BLUE EARTH - Faribault County Commissioners discussed raising fees for building permits and changing the charge to be per structure, instead of per permit, on Tuesday.
Michelle Stindtman, program administrator of Faribault County Soil and Water Conservation District, asked the board members to consider raising the building permit fees the following amounts:
o $150 for a new structure, rather than the current $100 fee;
o $100, instead of $50, for the expansion of an existing structure;
o $50 for an accessory structure fee, instead of $30.
Stindtman also asked if the ordinance, which is very old, should be changed to charge for each structure, instead of by site. For instance, currently a homeowner can obtain a permit for a house and garage to be built within a year and be charged the one fee, Stindtman said. Yet, if they did not get the garage built in that one year or wanted to add another structure later, they would be charged for another permit. She reported some people saying the system was unfair.
Stindtman also voiced concerns about grain legs, grain dryers and other farm structures, saying the county does not currently charge a fee for them. The height of some of these structures can interfere with helicopters and ditch spraying, so the state requires documentation to track them, yet her office has no way to collect the required data.
Most other counties do charge a fee, she added.
The commissioners didn't like the idea of charging separately for the farm structures.
Commissioner Tom Loveall said even though there are several structures on a farm site, they often work together, and requiring a permit for a bin and a permit for a leg seemed unfair:
"Seems to me that's piling on," he said. "It's a unit, keep it as one."
Commissioner Tom Warmka, himself a farmer, said farm sites bring revenue into the county.
"Shouldn't be beating them (farmers) up," he said.
"Everything has a site plan," Commissioner Greg Young said. "If they're incorporated into the site plan, that's it."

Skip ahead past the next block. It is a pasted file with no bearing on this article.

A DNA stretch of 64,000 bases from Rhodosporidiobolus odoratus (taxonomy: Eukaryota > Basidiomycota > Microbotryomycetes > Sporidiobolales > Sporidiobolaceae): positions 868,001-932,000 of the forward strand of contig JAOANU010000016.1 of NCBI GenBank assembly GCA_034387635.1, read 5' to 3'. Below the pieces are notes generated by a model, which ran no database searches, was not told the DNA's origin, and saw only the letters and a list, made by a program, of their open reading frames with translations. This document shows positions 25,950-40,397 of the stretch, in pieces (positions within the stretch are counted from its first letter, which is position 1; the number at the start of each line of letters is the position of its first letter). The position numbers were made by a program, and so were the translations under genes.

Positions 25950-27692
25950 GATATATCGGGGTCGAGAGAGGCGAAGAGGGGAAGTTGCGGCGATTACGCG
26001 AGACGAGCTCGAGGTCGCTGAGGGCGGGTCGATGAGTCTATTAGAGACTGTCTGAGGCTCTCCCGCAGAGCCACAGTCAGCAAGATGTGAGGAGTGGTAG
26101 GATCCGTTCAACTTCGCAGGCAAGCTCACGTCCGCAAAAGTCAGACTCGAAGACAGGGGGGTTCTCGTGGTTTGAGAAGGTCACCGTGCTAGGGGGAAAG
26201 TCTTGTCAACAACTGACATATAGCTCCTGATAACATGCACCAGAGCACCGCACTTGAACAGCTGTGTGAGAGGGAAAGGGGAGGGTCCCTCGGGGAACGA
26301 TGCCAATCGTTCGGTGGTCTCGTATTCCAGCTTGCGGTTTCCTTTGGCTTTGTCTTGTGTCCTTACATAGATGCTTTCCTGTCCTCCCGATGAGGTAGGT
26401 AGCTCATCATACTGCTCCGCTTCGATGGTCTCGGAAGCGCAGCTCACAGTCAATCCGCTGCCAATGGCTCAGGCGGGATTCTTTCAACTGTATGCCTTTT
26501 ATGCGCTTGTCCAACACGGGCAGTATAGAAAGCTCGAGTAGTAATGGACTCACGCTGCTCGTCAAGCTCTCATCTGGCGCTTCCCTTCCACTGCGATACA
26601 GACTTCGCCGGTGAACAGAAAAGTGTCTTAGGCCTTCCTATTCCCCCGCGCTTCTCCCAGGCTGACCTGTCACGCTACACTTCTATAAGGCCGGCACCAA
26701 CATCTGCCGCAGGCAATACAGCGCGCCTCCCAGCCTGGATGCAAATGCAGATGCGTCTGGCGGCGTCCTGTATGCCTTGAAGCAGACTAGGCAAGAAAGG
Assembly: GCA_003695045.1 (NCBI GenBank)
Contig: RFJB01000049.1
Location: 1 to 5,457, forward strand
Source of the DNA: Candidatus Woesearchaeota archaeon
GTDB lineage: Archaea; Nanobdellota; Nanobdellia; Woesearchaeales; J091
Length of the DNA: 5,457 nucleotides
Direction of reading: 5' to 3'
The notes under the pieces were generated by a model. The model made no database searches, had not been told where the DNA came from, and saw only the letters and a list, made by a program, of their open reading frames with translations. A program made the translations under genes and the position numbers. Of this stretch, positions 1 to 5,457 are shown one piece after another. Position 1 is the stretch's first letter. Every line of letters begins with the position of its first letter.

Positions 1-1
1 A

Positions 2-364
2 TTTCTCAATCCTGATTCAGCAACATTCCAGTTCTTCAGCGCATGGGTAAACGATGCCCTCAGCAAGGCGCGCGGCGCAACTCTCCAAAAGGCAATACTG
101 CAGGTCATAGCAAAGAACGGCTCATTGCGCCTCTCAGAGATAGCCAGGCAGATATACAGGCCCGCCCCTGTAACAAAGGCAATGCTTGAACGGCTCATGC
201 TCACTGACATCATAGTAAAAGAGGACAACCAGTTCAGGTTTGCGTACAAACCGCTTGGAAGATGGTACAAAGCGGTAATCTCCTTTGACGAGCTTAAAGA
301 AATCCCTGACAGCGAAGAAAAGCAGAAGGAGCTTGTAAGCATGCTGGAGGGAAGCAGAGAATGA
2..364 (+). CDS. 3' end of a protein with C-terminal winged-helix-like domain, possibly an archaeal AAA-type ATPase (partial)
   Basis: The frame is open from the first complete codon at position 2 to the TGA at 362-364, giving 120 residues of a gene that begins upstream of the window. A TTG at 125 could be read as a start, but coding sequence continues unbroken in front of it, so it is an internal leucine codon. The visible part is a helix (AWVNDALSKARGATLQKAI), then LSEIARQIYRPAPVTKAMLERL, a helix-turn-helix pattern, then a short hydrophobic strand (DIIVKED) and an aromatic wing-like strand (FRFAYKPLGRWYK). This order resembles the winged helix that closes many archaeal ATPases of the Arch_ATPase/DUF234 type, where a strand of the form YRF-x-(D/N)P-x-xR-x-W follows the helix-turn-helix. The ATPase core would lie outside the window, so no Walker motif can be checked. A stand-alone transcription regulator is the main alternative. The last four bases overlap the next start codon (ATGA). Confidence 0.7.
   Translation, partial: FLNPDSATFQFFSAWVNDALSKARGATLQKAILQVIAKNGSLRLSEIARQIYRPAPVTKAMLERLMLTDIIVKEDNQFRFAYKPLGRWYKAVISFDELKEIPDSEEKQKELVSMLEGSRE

Loveall wanted to know when fees were last raised.
"The main reason we're collecting the money is to cover the cost," he said.
Commissioner Bill Groskreutz wanted more research done before deciding.
The board voted to table the fees until the next meeting.
The board did vote to allow the Planning Commission to begin the process of updating the septic ordinance.
On another topic, commissioners met with local officials about selling wetland credits for the city of Blue Earth's North Industrial Park project.
Bill Douglass, principal engineer and water resources group manager with Bolton & Menk, explained wetlands and the three ways to determine wetlands areas: plants, hydrology and soils.
The wetlands in the North Industrial Park cover 1.8 acres, and the city needs to purchase 3.6 acres to compensate.
Loveall said the market value was established at $22,215 an acre. The county, however, would sell them to the city for $11,107 an acre, for a total of $39,987, with the city picking up the sales tax and attached fees, which commissioners approved.
Auditor John Thompson and Attorney Troy Timmerman were instructed to draw up the document, which will be presented to Blue Earth City Council for approval.
"Really hope the project stays on track," Loveall said.
With this being the first meeting of the year, the board approved annual items and considered appointments to various boards and committees, including who will take Carmen Klatt's seat on the Extension board, which she held for 47 years until her death in December.
"She's gonna be missed," Warmka said.
The board approved a bounty of $2 on pocket gophers and 50 cents for striped and gray gophers.
Warmka asked if the board would consider a bounty on coyotes.
Groskreutz said people are already taking out coyotes because they are a nuisance and some are hunting the coyotes for the fur, which isn't done for gophers.
"Takes quite a few to make a hat," he said.